Autoignition temperature
The autoignition temperature or kindling point of a substance is the lowest temperature at which it will spontaneously ignite
Spontaneous combustion
Spontaneous combustion is the self-ignition of a mass, for example, a pile of oily rags. Allegedly, humans can also ignite and burn without an obvious cause; this phenomenon is known as spontaneous human combustion....

 in a normal atmosphere without an external source of ignition, such as a flame or spark. This temperature is required to supply the activation energy
Activation energy
In chemistry, activation energy is a term introduced in 1889 by the Swedish scientist Svante Arrhenius that is defined as the energy that must be overcome in order for a chemical reaction to occur. Activation energy may also be defined as the minimum energy required to start a chemical reaction...

 needed for combustion
Combustion or burning is the sequence of exothermic chemical reactions between a fuel and an oxidant accompanied by the production of heat and conversion of chemical species. The release of heat can result in the production of light in the form of either glowing or a flame...

. The temperature at which a chemical will ignite decreases as the pressure increases or oxygen concentration increases. It is usually applied to a combustible fuel mixture.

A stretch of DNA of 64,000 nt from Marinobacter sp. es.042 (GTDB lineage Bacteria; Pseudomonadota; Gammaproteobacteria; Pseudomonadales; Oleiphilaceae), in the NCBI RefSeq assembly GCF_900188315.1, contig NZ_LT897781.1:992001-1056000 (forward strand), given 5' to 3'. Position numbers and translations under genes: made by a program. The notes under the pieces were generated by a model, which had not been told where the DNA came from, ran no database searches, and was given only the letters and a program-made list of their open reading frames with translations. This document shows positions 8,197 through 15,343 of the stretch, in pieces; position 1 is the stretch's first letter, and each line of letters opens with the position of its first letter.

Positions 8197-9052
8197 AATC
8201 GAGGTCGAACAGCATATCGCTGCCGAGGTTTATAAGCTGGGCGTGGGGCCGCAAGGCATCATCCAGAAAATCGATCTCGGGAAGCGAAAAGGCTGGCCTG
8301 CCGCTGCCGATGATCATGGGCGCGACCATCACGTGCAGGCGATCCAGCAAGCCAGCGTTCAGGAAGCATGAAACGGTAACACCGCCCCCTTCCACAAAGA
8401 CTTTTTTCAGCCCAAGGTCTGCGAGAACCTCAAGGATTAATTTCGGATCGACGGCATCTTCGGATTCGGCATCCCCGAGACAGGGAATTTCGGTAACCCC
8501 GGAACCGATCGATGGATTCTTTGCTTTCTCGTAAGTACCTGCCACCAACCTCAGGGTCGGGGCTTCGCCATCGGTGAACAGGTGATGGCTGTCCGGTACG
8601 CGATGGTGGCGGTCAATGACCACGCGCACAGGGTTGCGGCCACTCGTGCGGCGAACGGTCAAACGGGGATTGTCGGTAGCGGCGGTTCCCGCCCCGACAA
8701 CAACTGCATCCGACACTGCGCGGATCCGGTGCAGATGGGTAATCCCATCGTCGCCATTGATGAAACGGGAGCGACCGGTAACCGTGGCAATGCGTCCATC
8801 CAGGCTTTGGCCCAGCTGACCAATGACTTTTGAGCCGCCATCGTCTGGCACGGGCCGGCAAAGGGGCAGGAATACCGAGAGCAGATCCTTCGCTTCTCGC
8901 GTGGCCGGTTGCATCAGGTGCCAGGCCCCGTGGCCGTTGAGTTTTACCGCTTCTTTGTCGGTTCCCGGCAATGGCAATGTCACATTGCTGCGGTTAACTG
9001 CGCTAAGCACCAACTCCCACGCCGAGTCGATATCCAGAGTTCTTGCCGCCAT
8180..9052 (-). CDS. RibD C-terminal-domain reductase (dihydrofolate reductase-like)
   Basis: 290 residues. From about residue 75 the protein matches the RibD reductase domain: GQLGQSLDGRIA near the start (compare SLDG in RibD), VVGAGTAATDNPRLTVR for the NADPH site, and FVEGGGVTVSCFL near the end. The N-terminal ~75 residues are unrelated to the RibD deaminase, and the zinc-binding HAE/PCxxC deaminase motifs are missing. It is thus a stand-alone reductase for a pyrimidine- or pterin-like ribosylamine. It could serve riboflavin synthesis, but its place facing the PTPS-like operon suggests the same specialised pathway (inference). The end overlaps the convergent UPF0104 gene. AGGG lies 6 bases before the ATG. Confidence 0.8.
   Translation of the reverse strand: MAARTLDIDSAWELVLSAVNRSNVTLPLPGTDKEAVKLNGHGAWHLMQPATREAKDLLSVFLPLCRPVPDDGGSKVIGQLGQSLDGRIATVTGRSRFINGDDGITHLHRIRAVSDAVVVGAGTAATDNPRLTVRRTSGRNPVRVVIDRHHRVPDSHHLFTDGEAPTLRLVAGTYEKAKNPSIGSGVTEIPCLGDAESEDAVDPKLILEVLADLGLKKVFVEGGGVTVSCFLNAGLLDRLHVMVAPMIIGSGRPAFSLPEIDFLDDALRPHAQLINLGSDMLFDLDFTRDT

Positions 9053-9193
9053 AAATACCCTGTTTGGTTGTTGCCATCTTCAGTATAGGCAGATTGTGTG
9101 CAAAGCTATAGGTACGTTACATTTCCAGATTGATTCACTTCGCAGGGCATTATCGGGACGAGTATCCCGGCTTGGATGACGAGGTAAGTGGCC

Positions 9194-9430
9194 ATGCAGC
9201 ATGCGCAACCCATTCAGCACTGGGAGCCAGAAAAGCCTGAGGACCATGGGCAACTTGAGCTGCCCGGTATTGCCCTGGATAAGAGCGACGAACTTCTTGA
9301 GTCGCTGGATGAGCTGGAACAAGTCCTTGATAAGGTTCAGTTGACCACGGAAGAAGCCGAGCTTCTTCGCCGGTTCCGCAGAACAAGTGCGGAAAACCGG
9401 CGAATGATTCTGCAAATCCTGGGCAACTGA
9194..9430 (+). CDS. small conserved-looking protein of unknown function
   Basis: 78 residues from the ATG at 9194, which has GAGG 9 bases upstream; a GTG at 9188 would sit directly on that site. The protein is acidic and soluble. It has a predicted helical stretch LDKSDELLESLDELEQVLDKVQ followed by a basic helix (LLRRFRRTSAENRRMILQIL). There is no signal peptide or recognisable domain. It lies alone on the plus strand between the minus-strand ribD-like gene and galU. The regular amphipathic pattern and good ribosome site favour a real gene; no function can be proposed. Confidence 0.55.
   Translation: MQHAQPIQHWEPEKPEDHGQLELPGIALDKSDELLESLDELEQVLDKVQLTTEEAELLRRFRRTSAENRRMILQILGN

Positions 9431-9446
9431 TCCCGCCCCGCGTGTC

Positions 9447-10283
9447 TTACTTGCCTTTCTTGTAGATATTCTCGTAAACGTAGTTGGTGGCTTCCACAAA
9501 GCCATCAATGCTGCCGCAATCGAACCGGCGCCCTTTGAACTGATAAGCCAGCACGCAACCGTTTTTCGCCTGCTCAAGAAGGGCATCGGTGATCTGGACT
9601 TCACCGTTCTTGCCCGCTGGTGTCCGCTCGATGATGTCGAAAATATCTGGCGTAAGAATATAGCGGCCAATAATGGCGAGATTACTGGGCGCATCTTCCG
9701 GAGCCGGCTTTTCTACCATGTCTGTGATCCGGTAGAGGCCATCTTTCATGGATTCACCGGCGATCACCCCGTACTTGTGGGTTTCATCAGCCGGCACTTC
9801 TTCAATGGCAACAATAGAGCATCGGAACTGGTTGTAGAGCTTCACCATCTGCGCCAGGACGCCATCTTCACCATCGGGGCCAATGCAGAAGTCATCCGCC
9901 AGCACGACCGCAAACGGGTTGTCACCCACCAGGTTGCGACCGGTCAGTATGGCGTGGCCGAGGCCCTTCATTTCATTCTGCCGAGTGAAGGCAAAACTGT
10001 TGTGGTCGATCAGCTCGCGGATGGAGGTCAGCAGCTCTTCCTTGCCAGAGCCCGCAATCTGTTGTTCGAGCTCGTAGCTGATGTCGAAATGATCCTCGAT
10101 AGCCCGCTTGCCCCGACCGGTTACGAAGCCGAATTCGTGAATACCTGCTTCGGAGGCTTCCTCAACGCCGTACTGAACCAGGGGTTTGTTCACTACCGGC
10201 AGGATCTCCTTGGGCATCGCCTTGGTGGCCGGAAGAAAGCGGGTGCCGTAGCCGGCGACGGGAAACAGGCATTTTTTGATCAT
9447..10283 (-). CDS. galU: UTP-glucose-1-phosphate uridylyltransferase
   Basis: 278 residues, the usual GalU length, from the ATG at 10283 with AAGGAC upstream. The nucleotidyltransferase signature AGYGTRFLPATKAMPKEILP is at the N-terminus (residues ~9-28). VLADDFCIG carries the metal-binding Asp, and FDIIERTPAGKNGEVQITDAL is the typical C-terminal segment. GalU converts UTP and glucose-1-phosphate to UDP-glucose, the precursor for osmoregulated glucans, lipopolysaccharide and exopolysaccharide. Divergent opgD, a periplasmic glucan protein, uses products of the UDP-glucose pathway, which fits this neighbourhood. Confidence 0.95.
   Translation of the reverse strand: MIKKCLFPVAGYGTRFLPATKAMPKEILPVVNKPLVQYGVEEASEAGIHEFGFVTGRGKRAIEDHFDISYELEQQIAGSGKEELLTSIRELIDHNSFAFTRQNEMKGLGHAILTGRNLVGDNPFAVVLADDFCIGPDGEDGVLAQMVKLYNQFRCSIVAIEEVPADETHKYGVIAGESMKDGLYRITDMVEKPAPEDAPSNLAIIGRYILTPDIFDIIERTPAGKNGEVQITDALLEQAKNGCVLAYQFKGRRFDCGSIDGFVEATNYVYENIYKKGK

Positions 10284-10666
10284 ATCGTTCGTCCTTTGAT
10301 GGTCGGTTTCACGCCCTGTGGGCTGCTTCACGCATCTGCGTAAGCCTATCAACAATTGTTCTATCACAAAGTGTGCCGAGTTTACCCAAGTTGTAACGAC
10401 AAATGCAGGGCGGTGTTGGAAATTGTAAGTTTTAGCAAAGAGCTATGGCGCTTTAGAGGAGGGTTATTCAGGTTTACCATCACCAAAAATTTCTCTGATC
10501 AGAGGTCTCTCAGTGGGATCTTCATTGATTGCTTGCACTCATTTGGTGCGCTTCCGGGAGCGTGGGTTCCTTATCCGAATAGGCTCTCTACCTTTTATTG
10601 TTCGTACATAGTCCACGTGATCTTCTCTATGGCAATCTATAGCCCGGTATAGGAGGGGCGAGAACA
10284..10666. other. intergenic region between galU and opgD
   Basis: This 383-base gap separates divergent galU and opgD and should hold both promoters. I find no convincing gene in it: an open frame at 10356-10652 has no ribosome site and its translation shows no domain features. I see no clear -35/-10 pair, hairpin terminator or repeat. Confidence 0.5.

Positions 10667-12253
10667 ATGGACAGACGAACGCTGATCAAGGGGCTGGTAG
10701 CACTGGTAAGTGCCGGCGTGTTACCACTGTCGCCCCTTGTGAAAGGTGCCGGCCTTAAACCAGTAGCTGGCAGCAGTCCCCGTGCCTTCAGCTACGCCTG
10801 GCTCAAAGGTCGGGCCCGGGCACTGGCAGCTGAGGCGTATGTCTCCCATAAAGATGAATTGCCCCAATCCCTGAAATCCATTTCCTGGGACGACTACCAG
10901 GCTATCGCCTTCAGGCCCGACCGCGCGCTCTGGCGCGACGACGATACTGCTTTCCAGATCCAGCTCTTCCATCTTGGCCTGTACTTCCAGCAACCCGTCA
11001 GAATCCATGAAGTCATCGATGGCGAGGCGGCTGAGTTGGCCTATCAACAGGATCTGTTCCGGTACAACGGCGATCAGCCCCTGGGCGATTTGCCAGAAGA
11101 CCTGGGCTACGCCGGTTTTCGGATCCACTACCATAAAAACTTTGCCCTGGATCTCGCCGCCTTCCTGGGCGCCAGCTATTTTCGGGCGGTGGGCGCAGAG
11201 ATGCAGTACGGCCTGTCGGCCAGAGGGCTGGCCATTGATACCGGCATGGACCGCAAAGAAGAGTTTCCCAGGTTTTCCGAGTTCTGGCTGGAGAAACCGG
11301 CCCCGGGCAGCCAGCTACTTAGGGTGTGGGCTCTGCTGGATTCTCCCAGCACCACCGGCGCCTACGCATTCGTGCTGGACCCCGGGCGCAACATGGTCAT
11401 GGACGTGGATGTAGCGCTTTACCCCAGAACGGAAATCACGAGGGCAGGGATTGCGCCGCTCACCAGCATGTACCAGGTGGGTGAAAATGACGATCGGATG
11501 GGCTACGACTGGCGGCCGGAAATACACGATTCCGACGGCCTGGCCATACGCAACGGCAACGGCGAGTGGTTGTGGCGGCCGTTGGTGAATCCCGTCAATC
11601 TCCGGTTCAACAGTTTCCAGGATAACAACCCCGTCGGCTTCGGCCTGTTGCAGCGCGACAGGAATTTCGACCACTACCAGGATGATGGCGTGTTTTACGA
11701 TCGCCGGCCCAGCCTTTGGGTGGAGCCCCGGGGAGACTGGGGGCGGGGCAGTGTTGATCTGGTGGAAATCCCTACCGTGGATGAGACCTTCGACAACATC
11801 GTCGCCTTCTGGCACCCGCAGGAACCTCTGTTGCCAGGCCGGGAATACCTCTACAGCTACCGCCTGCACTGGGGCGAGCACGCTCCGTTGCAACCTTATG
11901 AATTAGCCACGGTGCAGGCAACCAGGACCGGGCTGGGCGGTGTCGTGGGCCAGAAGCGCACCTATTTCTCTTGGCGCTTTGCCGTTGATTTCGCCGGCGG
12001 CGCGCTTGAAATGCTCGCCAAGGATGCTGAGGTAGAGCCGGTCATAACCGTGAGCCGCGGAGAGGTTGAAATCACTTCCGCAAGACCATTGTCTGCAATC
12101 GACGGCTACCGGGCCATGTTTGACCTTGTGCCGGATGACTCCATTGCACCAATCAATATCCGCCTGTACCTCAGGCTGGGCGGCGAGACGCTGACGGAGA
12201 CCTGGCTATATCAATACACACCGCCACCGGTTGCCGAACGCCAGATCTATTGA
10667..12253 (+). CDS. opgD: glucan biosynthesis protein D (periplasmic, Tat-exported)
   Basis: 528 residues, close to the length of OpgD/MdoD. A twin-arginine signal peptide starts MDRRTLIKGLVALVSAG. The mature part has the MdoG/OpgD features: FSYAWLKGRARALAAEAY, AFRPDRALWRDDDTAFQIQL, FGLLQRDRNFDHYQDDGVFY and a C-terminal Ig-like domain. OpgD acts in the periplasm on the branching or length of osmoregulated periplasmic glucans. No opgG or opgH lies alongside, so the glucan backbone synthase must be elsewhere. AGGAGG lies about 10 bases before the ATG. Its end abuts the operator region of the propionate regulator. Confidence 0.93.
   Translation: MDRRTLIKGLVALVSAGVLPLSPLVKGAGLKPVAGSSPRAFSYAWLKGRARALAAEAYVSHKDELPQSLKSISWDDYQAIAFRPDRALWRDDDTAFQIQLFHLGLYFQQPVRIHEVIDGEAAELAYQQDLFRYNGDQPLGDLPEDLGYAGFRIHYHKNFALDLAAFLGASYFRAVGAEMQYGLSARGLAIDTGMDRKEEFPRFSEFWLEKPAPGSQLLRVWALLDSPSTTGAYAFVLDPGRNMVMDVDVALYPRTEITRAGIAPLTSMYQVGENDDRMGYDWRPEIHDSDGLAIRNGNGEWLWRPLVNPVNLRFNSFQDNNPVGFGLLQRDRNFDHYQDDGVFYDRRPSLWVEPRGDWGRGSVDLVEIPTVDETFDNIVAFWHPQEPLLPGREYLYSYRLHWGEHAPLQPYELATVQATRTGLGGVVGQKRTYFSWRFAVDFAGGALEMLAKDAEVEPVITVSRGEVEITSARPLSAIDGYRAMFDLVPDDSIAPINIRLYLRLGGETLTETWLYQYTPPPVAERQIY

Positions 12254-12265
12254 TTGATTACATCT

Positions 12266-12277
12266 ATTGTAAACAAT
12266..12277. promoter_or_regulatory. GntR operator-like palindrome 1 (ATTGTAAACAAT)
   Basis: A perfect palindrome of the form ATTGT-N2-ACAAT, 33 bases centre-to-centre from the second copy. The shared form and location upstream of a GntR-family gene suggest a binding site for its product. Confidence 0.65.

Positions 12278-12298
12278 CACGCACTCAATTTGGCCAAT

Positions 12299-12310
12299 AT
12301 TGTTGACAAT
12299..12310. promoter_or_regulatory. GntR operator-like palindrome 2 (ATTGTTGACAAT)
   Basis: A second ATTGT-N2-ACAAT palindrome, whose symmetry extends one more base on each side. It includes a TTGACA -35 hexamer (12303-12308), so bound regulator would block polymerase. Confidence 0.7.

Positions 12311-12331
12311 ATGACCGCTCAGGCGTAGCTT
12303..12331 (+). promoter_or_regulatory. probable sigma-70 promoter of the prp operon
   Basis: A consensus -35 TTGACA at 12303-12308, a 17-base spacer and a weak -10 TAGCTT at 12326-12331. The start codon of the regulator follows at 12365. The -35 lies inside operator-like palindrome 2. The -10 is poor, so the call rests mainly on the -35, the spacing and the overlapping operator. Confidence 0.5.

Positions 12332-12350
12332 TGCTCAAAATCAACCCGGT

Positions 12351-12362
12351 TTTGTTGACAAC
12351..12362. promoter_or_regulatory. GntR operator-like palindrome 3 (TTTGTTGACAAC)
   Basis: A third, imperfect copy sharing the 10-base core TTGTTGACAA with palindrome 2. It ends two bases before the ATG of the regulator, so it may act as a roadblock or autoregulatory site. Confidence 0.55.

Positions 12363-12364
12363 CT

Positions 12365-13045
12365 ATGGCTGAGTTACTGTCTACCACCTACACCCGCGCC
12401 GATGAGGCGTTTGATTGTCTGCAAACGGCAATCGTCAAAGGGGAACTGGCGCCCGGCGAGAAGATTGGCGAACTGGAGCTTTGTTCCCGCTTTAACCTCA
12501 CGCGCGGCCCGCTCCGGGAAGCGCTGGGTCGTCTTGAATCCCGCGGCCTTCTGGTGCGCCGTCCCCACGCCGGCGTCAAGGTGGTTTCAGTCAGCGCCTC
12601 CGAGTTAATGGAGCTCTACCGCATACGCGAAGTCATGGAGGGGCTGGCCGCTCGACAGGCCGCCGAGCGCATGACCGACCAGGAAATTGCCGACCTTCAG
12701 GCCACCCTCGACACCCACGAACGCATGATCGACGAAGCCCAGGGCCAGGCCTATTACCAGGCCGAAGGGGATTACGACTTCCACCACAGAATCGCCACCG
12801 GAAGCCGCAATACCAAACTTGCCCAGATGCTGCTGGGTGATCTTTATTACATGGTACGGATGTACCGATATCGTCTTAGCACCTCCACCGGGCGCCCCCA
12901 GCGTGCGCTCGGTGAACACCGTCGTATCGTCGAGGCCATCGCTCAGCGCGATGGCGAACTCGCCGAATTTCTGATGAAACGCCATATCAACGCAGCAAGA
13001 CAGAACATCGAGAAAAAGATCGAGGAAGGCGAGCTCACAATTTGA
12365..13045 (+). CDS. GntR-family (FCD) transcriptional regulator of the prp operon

Autoignition temperatures of liquid chemicals are typically measured using a 500 mL flask placed in a temperature controlled oven in accordance with the procedure described in ASTM E659.

Autoignition equation

The time it takes for a material to reach its autoignition temperature when exposed to a heat flux
Heat flux
Heat flux or thermal flux is the rate of heat energy transfer through a given surface. The SI derived unit of heat rate is joule per second, or watt. Heat flux is the heat rate per unit area. In SI units, heat flux is measured in W/m2]. Heat rate is a scalar quantity, while heat flux is a vectorial...

  is given by the following equation

where k = thermal conductivity (W/(m·K)), ρ = density (kg/m³), and c = specific heat capacity (J/(kg·K)) of the material of interest. is the temperature, in kelvins, the material starts at (or the temperature of the bulk material), and is the heat flux (W/m²) incident to the material.

To be consistent in units the group should be squared.

Autoignition point of selected substances